Living the Resurrection Life as the Body of Christ

Go into any Christian book store or Barnes and Noble, for that matter, and you will see a dazzling if not overwhelming array of Bible translations. There prolific presence reminds us that the holdouts for the 16th Century King James Bible no longer hold the church hostage in its communication to the street language of Elizabethan England,  Even the publishers of the King James Version have now created a more 21st century friendly version of the KJV called The New King James Version.

My purpose here is not to bash a version that blessed generations of English-speaking believers.  It is simply to make the point that the Christian faith is a living faith intended to bring truth and reconciliation to each new generation.  Although some churches believe faithfulness requires preserving ancient forms in every way, the Gospel has a vibrancy and eternality that comes from  its content, not its forms.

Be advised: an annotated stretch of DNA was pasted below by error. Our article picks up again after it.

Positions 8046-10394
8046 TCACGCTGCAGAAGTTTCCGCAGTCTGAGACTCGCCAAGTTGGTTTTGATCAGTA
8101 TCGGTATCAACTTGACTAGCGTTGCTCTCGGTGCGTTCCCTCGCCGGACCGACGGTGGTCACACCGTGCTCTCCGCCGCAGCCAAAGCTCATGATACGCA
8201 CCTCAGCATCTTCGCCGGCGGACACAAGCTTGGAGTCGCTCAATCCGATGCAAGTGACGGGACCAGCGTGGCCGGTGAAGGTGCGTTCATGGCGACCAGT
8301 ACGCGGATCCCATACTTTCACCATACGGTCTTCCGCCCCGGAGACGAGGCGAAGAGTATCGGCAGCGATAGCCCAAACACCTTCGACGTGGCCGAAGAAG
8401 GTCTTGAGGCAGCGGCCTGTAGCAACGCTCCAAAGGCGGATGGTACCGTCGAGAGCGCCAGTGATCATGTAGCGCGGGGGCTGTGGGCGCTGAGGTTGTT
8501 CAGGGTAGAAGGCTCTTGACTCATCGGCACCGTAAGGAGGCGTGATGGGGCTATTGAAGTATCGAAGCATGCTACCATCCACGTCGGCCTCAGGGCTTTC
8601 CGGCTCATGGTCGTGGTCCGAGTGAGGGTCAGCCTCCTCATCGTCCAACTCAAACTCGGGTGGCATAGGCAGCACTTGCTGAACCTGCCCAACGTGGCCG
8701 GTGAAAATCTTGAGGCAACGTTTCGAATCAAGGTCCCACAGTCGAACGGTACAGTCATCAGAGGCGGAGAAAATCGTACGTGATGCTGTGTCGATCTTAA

New generations produce new culture and each new culture has forms that contain and communicate its values.  New translations are a testimony that God is at work in the new culture. New translations are a reflection of importance of each new generation being connected to Jesus Christ.  Shifting values in a changing and fallen world are a tough enough barrier to overcome.  The communication of Gospel needs to break down those barriers and facilitate the all important truth that we need to once again in relationship with the Living God.  Bible translations are one of the tools God has given the church to share the Good News.


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